evangelizing without Christ?06-05-2015 - Posted by Andre Piet
When Paul with his assistant Barnabas arrived in Lystra (Acts 14:8-20), the people, there, thought them to be gods in human form, and they even tried to make sacrifices to them. Baffled, Paul called them to order and said:
Sirs, why do ye these things? We also are men of like passions with you, and preach unto you that ye should turn from these vanities unto the living God, which made heaven, and earth, and the sea, and all things that are therein: -Acts 14:15 (KJV)-
It is unfortunate that a number of translations have Paul say that he and Barnabas preached to them something. That is far too meager and neutral. Paul uses the term ‘evangelizing’, i.e. he tells them a good news message. And what is that good news message? They were directed to turn away from ‘these vain activities” (lit. “these senseless things”) to “the living God.” Weak, limited gods was to give way to the One, who really is GOD and who creates and forms everything and “gives to everyone life and breath and everything else” (Acts 17:25). For the people of Lystra and later on in Athens was this God “the unknown God”. And for many, He still is.
The difference between one God or many gods is not quantitative but qualitative. God is GOD (Rom.1:21), because He is the only One and holds everything in His hand. “Out of Him, through Him and to Him are all things…” (Rom.11:36). Should He have to share His deity, then, by definition, He does not determine everything; because what the one god does, would again be undone by the other god. Then there is also no guarantee of a happy ending, “end good, all good”. Lacking this, is a pagan problem! Even Christianity, early in its church history, was derailed by deviating from the most important truth of Scripture, namely, there is but one GOD (Mark 12:28-32; 1Tim.2:5). The doctrine of the trinity is not only a “word of human wisdom”, it is polytheism in a disguised form. It is the denial of the truth that there is “one God, the Father” (1Cor.8:6). Besides, the doctrine of ‘free will’ is a construction which means to say that God does not determine everything.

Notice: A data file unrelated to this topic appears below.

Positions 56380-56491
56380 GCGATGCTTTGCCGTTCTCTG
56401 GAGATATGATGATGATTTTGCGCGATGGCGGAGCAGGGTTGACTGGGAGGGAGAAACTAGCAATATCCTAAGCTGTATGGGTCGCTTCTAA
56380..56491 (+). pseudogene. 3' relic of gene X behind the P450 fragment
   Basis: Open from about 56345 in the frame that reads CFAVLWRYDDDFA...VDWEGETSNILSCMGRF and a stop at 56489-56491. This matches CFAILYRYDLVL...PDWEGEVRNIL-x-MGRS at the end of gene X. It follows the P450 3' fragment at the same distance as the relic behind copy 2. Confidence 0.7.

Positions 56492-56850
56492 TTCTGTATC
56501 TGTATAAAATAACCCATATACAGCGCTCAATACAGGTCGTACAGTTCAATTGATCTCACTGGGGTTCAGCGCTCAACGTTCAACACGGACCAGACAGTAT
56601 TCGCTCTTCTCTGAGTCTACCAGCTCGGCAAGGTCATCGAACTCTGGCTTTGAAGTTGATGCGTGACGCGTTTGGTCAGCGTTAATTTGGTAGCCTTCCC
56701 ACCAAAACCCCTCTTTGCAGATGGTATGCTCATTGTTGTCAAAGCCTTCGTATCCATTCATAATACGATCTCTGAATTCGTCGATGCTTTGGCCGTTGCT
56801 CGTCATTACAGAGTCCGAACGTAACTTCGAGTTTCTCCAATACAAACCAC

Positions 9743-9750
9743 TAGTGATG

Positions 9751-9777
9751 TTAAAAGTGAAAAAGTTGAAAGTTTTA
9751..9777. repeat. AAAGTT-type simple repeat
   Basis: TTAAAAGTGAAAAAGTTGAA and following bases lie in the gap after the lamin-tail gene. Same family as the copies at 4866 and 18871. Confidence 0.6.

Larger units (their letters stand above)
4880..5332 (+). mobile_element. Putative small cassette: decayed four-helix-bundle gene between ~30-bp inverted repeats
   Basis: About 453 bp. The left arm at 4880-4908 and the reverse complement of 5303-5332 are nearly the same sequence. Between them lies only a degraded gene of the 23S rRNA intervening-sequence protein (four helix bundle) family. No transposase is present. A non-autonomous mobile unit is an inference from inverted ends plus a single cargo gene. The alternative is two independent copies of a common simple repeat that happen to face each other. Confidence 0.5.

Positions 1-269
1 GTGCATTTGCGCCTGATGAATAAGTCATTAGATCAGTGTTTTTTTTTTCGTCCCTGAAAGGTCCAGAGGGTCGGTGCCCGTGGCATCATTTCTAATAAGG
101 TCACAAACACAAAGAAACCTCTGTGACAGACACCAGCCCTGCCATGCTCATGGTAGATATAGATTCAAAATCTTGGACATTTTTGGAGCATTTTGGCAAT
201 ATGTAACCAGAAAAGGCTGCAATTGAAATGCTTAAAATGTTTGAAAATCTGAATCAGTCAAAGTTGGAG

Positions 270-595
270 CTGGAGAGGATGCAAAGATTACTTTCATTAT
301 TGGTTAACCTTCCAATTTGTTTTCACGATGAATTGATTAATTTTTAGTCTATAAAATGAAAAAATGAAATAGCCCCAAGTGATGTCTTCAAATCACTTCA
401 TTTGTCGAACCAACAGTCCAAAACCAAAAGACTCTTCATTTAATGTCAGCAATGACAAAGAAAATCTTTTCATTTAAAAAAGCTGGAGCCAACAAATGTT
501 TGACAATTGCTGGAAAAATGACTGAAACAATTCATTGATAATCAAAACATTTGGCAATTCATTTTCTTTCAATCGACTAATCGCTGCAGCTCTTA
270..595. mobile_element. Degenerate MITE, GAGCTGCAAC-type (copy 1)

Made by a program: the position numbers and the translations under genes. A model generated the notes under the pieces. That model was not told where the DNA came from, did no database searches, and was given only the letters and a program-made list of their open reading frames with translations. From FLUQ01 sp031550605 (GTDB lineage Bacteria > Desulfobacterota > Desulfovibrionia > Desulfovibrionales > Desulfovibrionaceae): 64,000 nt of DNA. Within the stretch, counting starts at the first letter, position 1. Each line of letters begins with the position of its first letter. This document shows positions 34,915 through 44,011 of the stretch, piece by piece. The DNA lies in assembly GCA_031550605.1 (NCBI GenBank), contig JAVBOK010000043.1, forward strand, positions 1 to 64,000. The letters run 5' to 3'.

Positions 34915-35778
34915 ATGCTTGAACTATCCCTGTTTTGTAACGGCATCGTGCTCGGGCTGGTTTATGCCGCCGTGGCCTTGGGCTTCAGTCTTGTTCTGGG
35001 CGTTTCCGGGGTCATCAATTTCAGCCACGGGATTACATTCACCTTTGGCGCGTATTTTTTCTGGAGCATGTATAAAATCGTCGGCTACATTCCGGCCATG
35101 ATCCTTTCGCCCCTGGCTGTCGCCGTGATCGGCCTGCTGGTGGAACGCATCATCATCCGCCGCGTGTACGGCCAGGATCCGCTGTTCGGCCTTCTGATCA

It is striking that, although Paul in Lystra evangelizes, he does not speak about the Son of God. He does not refer to the Scriptures. He does not mention the name of Christ, nor speaks about the cross, or the grave, neither about the resurrection. How is that possible? Did not Paul, elsewhere, emphasize the facts of the death, the burial and the resurrection of Christ (“according to the Scriptures?”), as being the ABC of the Evangel (1Cor.15:3-4)? How then, can he be silent about them in Lystra and to some extent, also in Athens? The answer is: When Paul came into the synagogue, he did not have to tell them about the one God, because the people, there, already knew that, for ‘the Shema’ belongs to the heart of the Jewish faith. Therefore, Paul coming into the synagogue, opened the Scriptures and from out of them showed that Jesus is the Christ. But in Lystra and Athens, the situation was quite different. How could Paul, there, speak about the Son of God, when they did not even know who God is? Why should he invoke the Scriptures, which they did not know, either?
What Paul did in Lystra and later on in Athens, is very instructive for us to understand. For also in the so-called ‘Christian West’, in increasing measure, is missing even the most basic knowledge of Scripture. What to do then? Do as Paul. Before you begin to speak about the Son of God and about other Biblical truths, first make clear that there is only one GOD, who determines all and that with Him never anything goes wrong. That is the basis. Call it pre-evangelism, if you prefer, but it is the seedbed for the Good News Message concerning the resurrected Christ, who gave Himself a ransom for all.